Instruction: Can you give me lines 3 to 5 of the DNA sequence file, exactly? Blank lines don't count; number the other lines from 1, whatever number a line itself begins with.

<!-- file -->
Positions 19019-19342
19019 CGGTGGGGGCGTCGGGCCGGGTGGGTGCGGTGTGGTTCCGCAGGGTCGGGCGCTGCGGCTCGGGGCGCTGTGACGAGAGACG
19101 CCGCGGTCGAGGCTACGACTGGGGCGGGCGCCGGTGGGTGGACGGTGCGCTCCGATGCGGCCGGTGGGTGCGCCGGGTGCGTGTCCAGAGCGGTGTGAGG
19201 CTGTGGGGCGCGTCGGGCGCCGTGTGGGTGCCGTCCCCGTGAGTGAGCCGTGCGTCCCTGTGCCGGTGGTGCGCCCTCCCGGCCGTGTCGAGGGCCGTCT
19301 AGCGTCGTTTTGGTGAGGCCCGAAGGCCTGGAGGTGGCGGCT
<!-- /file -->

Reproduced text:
19101 CCGCGGTCGAGGCTACGACTGGGGCGGGCGCCGGTGGGTGGACGGTGCGCTCCGATGCGGCCGGTGGGTGCGCCGGGTGCGTGTCCAGAGCGGTGTGAGG
19201 CTGTGGGGCGCGTCGGGCGCCGTGTGGGTGCCGTCCCCGTGAGTGAGCCGTGCGTCCCTGTGCCGGTGGTGCGCCCTCCCGGCCGTGTCGAGGGCCGTCT
19301 AGCGTCGTTTTGGTGAGGCCCGAAGGCCTGGAGGTGGCGGCT